NOSTALGIA never gets old. If there is one positive to emerge from the wearying ageing process it is the enthusiasm with which people tend to go all dewy-eyed over the mere mention of places, events and objects from the past. Anyone looking to “go viral” - as the young people say - need only post something on social media about ZX Spectrums, cassette tapes, and Cremola Foam and watch those over the age of 35 go weak at the knees as the memories come flooding back.

Sport is no different. For all the enjoyment that can be derived on Champions League night or from a modern-day pulsating derby, we still find time to delve regularly into the archives, to revisit old goals or to recall bone-juddering challenges and acrobatic goal-line clearances. You can never get tired of watching grainy footage of moustachioed men lumbering around muddy pitches, socks at their ankles, before thudding one into the stanchion in the top corner of the goal.

Given so many of the memories we cling to were formed inside football grounds it is hardly a surprise we never want to see these places disappear from the landscape. To knock down a stadium is to permanently remove a part of a football fan’s being. It is their fortnightly place of worship, the only consistent link to their childhood. You can understand why people become attached to that familiar Saturday drive, a certain turnstile, the same plastic seat and view year after year.

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Progress and change, however, can’t be halted simply on the grounds of sentimentality. There will be Aberdeen fans right now trying to imagine a life without Pittodrie, the club’s home since their formation in 1903 and the venue for the original Aberdeen club for four years before that. It will be strange one day seeing it bulldozed to the ground, a move that will remove one of the city’s most famous landscapes and befuddle seagulls all across the north-east. But that is not to say it is not the right thing to do.

Some sporting institutions try to mend and make-do. There are few grounds as iconic as Fenway Park and Wrigley Field – home to baseball’s Boston Red Sox and Chicago Cubs respectively – but both clubs have had had their work cut out in recent times upgrading century-old grounds to meet the requirements of a 21st century fan.

Aberdeen could similarly continue tinkering away at Pittodrie but it is clearly not the best long-term solution. At a hearing earlier this week to discuss the viability of a new stadium at Westhill, manager Derek McInnes admitted the club’s current facilities were “bottom of the league”. The proposed new £50m development would not only give Aberdeen a new 20,000-seater stadium but also much-needed adjoining training facilities.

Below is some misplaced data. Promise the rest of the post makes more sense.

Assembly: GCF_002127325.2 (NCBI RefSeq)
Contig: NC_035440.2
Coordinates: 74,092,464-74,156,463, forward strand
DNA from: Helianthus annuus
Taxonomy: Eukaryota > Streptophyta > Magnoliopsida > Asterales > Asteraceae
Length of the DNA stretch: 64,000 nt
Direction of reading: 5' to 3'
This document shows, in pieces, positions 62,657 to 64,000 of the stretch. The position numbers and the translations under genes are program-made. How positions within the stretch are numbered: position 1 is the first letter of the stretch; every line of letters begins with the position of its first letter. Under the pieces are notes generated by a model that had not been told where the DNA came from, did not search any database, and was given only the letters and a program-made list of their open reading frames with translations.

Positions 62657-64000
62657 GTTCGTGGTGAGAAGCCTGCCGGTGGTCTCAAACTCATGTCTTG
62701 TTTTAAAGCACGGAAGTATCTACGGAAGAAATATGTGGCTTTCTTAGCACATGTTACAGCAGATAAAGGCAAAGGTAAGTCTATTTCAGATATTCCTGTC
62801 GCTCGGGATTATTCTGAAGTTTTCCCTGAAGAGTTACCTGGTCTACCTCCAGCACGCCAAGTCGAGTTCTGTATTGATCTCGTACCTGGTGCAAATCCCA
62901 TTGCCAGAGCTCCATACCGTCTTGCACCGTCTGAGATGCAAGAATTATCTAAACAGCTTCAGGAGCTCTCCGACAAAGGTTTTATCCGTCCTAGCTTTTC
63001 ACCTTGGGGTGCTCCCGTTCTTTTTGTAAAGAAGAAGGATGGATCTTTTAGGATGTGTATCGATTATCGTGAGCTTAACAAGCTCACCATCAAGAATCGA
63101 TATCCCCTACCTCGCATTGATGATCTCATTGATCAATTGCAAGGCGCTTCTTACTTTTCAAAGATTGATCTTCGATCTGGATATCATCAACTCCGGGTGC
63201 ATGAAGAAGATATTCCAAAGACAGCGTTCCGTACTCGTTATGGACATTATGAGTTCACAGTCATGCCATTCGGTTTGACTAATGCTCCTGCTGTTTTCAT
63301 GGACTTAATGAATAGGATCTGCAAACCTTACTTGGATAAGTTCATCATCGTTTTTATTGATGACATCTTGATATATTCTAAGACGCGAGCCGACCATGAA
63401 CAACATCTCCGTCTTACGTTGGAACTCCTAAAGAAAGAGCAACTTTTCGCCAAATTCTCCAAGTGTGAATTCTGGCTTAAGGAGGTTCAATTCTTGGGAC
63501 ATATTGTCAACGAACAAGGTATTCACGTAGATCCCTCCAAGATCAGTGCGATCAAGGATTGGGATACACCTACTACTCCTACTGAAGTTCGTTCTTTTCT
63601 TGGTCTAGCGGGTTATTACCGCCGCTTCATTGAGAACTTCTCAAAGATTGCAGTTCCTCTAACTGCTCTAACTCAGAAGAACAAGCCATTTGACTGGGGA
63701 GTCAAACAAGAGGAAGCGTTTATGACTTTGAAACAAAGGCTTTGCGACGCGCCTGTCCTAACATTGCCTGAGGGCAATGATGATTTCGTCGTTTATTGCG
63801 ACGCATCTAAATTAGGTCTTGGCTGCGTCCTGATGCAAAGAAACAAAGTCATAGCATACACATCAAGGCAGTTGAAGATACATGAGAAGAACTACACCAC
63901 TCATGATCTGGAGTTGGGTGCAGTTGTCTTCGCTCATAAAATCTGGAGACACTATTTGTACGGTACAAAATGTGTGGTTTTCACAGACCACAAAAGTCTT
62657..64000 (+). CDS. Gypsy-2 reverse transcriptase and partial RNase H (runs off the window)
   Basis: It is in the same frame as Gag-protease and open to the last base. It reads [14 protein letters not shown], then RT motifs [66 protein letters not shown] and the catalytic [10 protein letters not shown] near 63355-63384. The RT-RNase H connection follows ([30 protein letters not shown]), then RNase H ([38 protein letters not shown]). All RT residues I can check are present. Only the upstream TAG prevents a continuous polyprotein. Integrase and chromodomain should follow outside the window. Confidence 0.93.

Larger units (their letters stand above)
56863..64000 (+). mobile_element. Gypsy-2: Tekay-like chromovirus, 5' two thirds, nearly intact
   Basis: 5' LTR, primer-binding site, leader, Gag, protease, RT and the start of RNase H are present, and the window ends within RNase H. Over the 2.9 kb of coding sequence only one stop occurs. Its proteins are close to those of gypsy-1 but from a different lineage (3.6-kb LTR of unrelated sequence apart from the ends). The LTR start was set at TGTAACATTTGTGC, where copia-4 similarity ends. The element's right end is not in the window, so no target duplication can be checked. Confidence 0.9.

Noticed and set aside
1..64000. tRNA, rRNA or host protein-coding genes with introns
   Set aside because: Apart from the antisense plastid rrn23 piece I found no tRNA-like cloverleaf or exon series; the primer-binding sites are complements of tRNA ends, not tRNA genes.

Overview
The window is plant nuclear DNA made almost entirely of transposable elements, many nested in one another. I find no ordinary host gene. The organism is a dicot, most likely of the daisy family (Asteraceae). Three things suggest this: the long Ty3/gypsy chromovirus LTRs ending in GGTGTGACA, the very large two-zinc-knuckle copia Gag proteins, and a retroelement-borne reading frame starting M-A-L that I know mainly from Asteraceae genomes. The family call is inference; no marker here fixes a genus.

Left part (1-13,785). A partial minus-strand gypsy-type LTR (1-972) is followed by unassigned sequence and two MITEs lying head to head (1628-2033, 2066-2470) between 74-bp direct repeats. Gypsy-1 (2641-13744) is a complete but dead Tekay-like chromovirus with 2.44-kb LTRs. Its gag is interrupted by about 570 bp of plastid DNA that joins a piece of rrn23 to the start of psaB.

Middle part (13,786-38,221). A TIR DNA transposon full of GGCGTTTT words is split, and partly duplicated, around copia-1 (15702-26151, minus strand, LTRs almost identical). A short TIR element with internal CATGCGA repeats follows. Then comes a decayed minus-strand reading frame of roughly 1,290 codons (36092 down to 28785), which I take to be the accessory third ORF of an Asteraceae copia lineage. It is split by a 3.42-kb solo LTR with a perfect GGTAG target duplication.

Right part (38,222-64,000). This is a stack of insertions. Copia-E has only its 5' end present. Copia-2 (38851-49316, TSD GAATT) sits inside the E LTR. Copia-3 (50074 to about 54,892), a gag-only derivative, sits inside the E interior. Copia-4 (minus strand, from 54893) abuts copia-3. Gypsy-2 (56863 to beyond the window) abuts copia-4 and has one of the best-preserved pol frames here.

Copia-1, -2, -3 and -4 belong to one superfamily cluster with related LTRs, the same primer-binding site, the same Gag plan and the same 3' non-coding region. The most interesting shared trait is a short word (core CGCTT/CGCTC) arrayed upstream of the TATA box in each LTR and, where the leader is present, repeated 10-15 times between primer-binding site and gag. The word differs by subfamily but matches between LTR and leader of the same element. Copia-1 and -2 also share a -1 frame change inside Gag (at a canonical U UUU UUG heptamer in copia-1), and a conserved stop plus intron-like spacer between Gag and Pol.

The club still faces opposition from conservationists and residents unwilling to see further erosion of the area’s green belt, but from a football perspective, it is a move that makes perfect sense.

Others have taken the leap and survived. St Mirren were the last of the current 42 SPFL clubs to flit to a custom-built stadium in 2009 and have, gradually, settled in to their new home. Falkirk, Hamilton, Dumbarton, Airdrieonians, Livingston, St Johnstone and others have all also decamped from dilapidated and cramped Victorian premises and taken up residence at sanitary, purpose-built grounds.

Many of their supporters will still hanker for the old places – some St Mirren fans still eschew the convenience and speed of the motorway to drive to Glasgow Airport via Love Street every time – but the majority will have also accepted that remaining at grounds no longer fit for purpose would only have held their clubs back.

So it will be at Aberdeen. Now ensconced as the second force in Scottish football behind Celtic, they retain ambitions to hold off a resurgent Rangers to make that a permanent state of affairs. Leaving Pittodrie will not guarantee that, of course, but having a club moving forward with a custom-built stadium and modern training facilities won’t do them any harm either.

There is a tendency in life to want to cling to the familiar, to never move on for fear of what an alternative future might bring. Sometimes, though, the best thing is to embrace that change and take a different path.